Whoa. Heather O’Connor, you daredevil…! Heather’s guess was Guy Gavriel Kay. Taking quite a chance there. But it’s okay. He’s NOT the one. Bravo!
Tina Collett has entered Tina Collett as the most likely author it ISN’T. And of course she’s right. (But it was close. It was between her and the guy we eventually got.)
Cynthia Englert votes that we are NOT featuring Michael Ignatieff. Absolutely right. (Sorry, I mean, correct.)
Rich Helms is pretty confident it’s not Dan Brown. Well, Rich, let me tell you, it almost was Dan Brown. That honorarium tempted him something awful. He even begged a little when he heard breakfast was included. Sad. But I had to be firm. Danny boy, I said, you’re a Yankee and this book club’s for Canucks; see ya in the funny papers.
A message to Ingrid Ruthig: “For a name unknown/ Whose fame unblown/ Sleeps in the hills/ For ever and aye…” (In other words, you’re absolutely right, it ain’t me, babe, but thanks for the resurrection; xox, Bliss)
Two more entries for Robert Munsch—this time from Heather Whaley, and Raissa Chernushenko (who, by the way, I think has the best name of all our members). As for Munsch…I’m starting to think we should have tried harder to find a bigger book table…
Corinne Yurko-Baron wonders if it could possibly NOT be Ken Follett. Yeah, I think you’re safe there, Corinne, given that the criteria is a CANADIAN author, which I think I’ve mentioned once or twice. Britain has actually been a separate colony for some time now, or we have. Either way, isn’t Pillars of the Earth FABULOUS?? And wouldn’t it be great if Ken Follett WAS our author??!
And on the theme of authors that are off their twig, kicked the bucket, have joined the bleedin’ choir invisible… and have ceased to be (in the words of Monty Python), Collette Yvonne gives us Stephen Leacock. (Does anyone know any living Canadian authors??)
Frank Young has been forced to go all the way back to Victorian England for his choice—Charles Dickens—given that all the recently deceased Canadian scribes have been covered. Excuse the choice of words. Well, Frank, logic has paid off. You’re right. Mr. D. will not be making this gig. (Homer anyone??)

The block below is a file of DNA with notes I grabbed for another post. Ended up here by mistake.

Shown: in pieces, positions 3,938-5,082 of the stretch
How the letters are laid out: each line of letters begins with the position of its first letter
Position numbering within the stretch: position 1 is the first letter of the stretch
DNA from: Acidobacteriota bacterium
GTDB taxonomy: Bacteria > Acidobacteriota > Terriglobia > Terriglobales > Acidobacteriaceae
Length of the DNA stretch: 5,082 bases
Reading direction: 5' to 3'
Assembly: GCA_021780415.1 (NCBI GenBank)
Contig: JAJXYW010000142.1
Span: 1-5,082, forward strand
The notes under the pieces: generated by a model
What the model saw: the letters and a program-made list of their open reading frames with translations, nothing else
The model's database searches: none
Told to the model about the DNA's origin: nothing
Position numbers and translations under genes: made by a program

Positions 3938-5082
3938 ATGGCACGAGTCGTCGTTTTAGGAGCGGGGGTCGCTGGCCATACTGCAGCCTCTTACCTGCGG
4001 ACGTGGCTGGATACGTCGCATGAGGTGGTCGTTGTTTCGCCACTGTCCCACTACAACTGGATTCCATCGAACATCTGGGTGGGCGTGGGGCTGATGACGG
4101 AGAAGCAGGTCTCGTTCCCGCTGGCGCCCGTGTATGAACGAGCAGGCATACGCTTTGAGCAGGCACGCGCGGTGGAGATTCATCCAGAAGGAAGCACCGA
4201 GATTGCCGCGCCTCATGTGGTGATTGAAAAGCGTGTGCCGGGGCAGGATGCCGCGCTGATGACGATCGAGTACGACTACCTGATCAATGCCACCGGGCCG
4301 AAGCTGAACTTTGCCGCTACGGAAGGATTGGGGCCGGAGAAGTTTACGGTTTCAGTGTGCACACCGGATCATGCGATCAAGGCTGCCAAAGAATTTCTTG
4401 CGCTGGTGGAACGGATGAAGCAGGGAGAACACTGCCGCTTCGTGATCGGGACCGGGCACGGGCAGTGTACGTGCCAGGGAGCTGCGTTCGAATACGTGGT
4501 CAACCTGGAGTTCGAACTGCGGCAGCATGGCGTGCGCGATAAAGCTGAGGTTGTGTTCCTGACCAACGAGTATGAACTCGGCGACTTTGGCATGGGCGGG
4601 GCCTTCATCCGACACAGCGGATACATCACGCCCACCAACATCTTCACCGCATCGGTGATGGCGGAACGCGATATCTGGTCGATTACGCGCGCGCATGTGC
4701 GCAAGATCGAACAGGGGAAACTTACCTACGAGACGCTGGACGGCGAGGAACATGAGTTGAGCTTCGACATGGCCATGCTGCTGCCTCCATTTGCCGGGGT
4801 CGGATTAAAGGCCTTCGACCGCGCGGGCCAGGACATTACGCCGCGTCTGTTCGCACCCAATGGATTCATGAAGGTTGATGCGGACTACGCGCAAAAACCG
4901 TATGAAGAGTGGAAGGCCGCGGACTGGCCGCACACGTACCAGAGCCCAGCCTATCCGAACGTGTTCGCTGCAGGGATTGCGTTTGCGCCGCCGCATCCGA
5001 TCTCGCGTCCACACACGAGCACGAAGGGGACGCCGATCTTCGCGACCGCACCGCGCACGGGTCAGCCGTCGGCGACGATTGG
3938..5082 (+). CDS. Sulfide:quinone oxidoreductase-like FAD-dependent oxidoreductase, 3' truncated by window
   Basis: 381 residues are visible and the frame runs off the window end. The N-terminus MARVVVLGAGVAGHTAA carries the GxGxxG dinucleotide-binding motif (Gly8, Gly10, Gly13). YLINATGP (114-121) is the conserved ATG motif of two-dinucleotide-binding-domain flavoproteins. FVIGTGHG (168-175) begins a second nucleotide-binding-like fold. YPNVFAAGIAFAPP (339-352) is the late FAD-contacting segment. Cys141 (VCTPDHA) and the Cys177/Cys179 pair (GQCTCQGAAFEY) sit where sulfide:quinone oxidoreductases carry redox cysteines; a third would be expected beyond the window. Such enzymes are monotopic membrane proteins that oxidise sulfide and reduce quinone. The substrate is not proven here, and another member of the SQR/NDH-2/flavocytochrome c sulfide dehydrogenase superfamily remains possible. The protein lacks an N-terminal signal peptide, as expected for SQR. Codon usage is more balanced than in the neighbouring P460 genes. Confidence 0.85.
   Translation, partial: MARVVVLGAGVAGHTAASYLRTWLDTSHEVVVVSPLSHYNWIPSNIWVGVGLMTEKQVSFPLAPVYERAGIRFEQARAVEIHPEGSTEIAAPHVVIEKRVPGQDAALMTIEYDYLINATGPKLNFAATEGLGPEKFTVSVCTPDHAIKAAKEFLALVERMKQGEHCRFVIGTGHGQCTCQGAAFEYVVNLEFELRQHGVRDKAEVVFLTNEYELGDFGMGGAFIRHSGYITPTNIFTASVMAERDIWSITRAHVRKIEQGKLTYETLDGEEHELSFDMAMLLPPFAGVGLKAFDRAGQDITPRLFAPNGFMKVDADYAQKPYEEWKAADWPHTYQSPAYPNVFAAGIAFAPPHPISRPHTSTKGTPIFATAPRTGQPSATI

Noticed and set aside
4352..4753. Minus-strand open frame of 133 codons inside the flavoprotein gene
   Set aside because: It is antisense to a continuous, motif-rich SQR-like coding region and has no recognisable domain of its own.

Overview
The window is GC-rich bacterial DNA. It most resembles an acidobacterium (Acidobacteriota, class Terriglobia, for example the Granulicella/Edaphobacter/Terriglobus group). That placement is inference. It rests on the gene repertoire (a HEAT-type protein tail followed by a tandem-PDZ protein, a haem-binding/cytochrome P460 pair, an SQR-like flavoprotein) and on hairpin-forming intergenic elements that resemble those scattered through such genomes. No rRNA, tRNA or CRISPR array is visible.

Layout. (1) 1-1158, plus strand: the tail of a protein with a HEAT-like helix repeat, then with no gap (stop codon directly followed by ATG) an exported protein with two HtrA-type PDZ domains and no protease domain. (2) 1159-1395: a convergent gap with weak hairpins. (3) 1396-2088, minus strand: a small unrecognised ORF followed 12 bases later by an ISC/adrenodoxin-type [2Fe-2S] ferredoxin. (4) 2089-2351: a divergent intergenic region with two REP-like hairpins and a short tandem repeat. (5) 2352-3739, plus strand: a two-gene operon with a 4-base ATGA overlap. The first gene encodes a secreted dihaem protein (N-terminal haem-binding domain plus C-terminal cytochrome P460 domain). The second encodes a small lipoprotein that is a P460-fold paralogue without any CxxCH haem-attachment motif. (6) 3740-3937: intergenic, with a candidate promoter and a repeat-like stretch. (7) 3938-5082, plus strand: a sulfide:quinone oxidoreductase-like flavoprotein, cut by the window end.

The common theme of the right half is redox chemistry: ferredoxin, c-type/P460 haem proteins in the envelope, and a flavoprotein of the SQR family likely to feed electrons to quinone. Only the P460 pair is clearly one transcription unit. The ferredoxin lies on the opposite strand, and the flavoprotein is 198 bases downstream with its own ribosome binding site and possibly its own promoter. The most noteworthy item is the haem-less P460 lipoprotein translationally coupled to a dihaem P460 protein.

Hey, Sherry Loeffler! Wouldn’t it be great if your entry (Ted Barris) was actually right (or, in this case, wrong) and he was the author coming in December?? You would no longer be in the running for a prize, but who cares, bells would go off, and sirens too, and a spontaneous parade would erupt around your house!!! (I don’t hear any of that stuff though, do you? That’s because it’s NOT Ted.) Well done!
Ruth Walker has sent us Farley Mowat. Not actually the whole man, just the name. Which is plenty, thank you. (Ruth has also sent us Steven Heighton, again not the whole package, though she tried.) Alas, neither Mr. M., nor Mr. H. will be standing next to her in the buffet line. (But take heart, in this contest, that’s good news!)
Kathleen Martin has guessed that Alistair MacLeod will not be attending our December meeting. Bonnie Beldan-Thomson has guessed exactly the same thing. (Am I the only one who finds it a bit strange that BOTH Kathleen and Bonnie are so sure Alistair MacLeod will NOT be available in December… If Kathleen and Bonnie are also NOT at that meeting, I’m starting a rumour.)
Karen Cole has offered up two more names: Michael Redhill because (she hopes) he lives in France, and Kevin Craig because (she knows) he’ll be in Kenya. (What, you couldn’t think of anyone from the last century??).
The Writing Fairy, aka Dorothea Helms, entered Bulwer J. Lytton as her choice, then, suddenly and mysteriously and madder than a wet hen glistening in the light of an amorous harvest moon, she withdrew the name, stating with clichéd agitation, a delicate stamp of a perfectly pedicured size six, and wings bent horribly out of shape, “It’ll be a dark and stormy night before we have him as a presenter!”
Erin Thomas has submitted the names Erin Walters and Ken Oppel. This leads me to wonder a couple of things: